Tag Archives: boating

Okefenokee Swamp on GWC Dirty Dozen because Titanium Mine 2019-11-14

Announced yesterday to press across Georgia and beyond, the titanium mine near Georgia and Florida’s Okefenokee Swamp proposed by Twin Pines Minerals of Alabama made the Georgia Water Coalition Dirty Dozen (see also PDF).

You can still file a comment with the Army Corps and GA-EPD asking them to reject the mine or at least require an Environmental Impact Statement. Convenience for miners is no excuse to risk the fishing, boating, and birding in the swamp and hunting and forestry nearby.

[Closeup]
Closeup of TPM equipment on mine site from GA 94 westbound.
Photo: John S. Quarterman for WWALS, November 14, 2019

2019’s
Worst Offenses Against
GEORGIA’S WATER
OKEFENOKEE SWAMP, ST. MARYS AND SUWANNEE RIVERS

Proposed 2,400-Acre Titanium Mine Threatens Signature Landscape of Georgia

INTRODUCTION:

Twenty years ago when chemical giant DuPont proposed mining titanium dioxide ore near the Okefenokee Swamp, opposition to the plan was so strong— Continue reading

Waterkeepers Florida passes resolution against titanium mine application near Okefenokee Swamp

Waterkeepers Florida asks the Army Corps to require Twin Pines Minerals to supply all the information missing from its application for a titanium mine near the Okefenokee Swamp, to prepare a full Environmental Impact Statement (EIS), to hold Public Hearings, including in Florida, and “to answer how the Corps has or will determine that the Applicant’s proposed mine would not adversely affect the Okefenokee Swamp, the St. Marys River, the Suwannee River, the Floridan Aquifer, or the State of Florida.”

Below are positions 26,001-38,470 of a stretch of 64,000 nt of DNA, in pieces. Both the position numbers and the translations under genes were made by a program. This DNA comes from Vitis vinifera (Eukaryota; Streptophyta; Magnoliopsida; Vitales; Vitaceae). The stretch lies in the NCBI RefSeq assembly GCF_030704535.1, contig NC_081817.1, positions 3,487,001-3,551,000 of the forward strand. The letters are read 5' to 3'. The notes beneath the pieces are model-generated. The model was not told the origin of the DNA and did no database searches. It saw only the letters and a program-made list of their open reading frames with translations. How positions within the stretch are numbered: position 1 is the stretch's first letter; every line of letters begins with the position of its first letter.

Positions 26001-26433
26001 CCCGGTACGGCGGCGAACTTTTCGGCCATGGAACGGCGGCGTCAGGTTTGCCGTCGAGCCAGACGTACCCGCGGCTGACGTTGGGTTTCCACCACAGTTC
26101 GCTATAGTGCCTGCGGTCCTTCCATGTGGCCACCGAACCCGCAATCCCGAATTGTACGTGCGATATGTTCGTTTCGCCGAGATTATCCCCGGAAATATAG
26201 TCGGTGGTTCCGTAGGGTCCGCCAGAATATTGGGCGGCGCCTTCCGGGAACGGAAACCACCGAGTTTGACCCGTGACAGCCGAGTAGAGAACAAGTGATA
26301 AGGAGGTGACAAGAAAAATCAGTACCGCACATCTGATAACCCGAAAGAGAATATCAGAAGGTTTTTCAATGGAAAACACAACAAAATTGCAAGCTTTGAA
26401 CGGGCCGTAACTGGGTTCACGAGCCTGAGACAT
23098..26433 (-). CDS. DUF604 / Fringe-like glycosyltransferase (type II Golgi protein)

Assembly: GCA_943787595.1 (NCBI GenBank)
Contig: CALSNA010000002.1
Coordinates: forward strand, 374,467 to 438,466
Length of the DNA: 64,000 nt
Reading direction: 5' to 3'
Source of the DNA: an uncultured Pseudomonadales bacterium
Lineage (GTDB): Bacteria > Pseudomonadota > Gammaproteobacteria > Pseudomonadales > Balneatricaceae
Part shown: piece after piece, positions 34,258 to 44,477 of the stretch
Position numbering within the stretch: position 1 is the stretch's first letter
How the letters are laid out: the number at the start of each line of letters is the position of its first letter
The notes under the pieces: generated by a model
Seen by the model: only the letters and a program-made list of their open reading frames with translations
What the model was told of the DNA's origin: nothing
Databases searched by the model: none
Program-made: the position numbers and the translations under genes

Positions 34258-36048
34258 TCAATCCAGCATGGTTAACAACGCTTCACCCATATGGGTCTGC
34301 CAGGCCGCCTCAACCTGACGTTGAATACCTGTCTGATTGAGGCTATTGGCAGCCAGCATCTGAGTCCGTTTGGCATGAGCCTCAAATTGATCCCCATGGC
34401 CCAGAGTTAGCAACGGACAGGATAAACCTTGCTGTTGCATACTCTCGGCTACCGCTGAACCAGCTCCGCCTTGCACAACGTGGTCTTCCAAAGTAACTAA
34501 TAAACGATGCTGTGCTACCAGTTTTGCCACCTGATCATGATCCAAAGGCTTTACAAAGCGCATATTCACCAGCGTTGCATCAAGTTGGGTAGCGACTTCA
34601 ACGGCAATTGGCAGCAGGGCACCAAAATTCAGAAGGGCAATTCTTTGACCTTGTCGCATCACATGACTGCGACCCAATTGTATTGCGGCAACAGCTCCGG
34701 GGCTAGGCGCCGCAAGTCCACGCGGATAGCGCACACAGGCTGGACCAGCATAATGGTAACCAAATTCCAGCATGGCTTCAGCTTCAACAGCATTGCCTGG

You can also still comment to the Army Corps.

[TPM Equipment closeup, Wayne Morgan]
TPM Equipment closeup Photo: Wayne Morgan for Suwannee Riverkeeper on Southwings flight, pilot Allen Nodorft, 2019-10-05.

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WCTV on mining proposed near Okefenokee National Wildlife Refuge 2019-08-21

“Because of the coal plants in Georgia, there’s mercury deposition on the surface of the ground for years. If they go stir all that up, that could run in to the swamp,” said Suwannee Riverkeeper John Quarterman. “Why should we risk the Okefenokee, its boating, its fishing, its birding.”

Quoted by a reporter based in Valdosta, GA for WCTV in Tallahassee, FL, Emma Wheeler, WCTV, 21 August 2019, Heavy mining facility proposed near Okefenokee National Wildlife Refuge,

[Sign]
Photo: John S. Quarterman, Okefenokee NWR Entrance Sign, 2019-07-18

…Last week the Charlton County Board of Commissioners passed a resolution of support for the project. County officials said the reason is because Charlton County does not have many industry opportunities of its own, and many residents leave to surrounding counties for work. officials said the 150 jobs created from the project could be beneficial to the county.

The Okefenokee Swamp is the headwater for the Suwannee River, which is why community members across the region are fighting the proposal, saying it could have consequences in both states.